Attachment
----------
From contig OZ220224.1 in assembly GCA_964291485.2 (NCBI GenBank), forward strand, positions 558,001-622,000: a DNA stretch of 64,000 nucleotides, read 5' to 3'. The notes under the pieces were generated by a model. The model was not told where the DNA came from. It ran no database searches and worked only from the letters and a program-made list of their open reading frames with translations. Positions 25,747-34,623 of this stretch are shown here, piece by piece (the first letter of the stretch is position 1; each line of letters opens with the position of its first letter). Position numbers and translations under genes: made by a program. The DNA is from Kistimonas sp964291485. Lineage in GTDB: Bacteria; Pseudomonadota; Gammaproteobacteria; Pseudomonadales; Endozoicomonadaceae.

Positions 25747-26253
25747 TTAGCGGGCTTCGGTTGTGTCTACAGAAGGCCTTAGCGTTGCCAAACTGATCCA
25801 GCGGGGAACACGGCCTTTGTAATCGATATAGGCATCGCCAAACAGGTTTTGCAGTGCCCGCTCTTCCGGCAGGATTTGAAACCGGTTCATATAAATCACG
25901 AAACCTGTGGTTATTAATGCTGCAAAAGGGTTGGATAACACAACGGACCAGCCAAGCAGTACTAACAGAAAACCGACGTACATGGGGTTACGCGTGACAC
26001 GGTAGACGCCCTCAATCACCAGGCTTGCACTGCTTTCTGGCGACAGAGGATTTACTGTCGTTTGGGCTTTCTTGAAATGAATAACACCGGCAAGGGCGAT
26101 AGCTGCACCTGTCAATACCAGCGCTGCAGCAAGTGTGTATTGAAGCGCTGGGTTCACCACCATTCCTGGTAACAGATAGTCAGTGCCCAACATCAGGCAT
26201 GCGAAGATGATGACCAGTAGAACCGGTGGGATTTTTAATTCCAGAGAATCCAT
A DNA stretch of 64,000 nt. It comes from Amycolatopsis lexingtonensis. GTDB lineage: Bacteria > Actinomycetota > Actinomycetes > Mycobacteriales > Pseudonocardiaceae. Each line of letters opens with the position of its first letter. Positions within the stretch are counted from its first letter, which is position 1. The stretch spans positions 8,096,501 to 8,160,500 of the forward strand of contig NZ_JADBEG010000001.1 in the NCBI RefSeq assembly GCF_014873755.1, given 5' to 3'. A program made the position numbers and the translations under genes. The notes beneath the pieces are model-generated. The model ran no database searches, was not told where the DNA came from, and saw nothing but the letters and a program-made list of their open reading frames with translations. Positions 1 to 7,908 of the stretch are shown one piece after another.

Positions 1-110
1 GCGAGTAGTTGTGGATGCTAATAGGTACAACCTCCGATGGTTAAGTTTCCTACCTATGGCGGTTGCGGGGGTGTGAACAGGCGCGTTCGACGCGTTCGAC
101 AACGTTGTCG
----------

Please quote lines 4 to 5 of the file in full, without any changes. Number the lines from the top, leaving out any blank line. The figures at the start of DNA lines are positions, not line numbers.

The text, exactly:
25801 GCGGGGAACACGGCCTTTGTAATCGATATAGGCATCGCCAAACAGGTTTTGCAGTGCCCGCTCTTCCGGCAGGATTTGAAACCGGTTCATATAAATCACG
25901 AAACCTGTGGTTATTAATGCTGCAAAAGGGTTGGATAACACAACGGACCAGCCAAGCAGTACTAACAGAAAACCGACGTACATGGGGTTACGCGTGACAC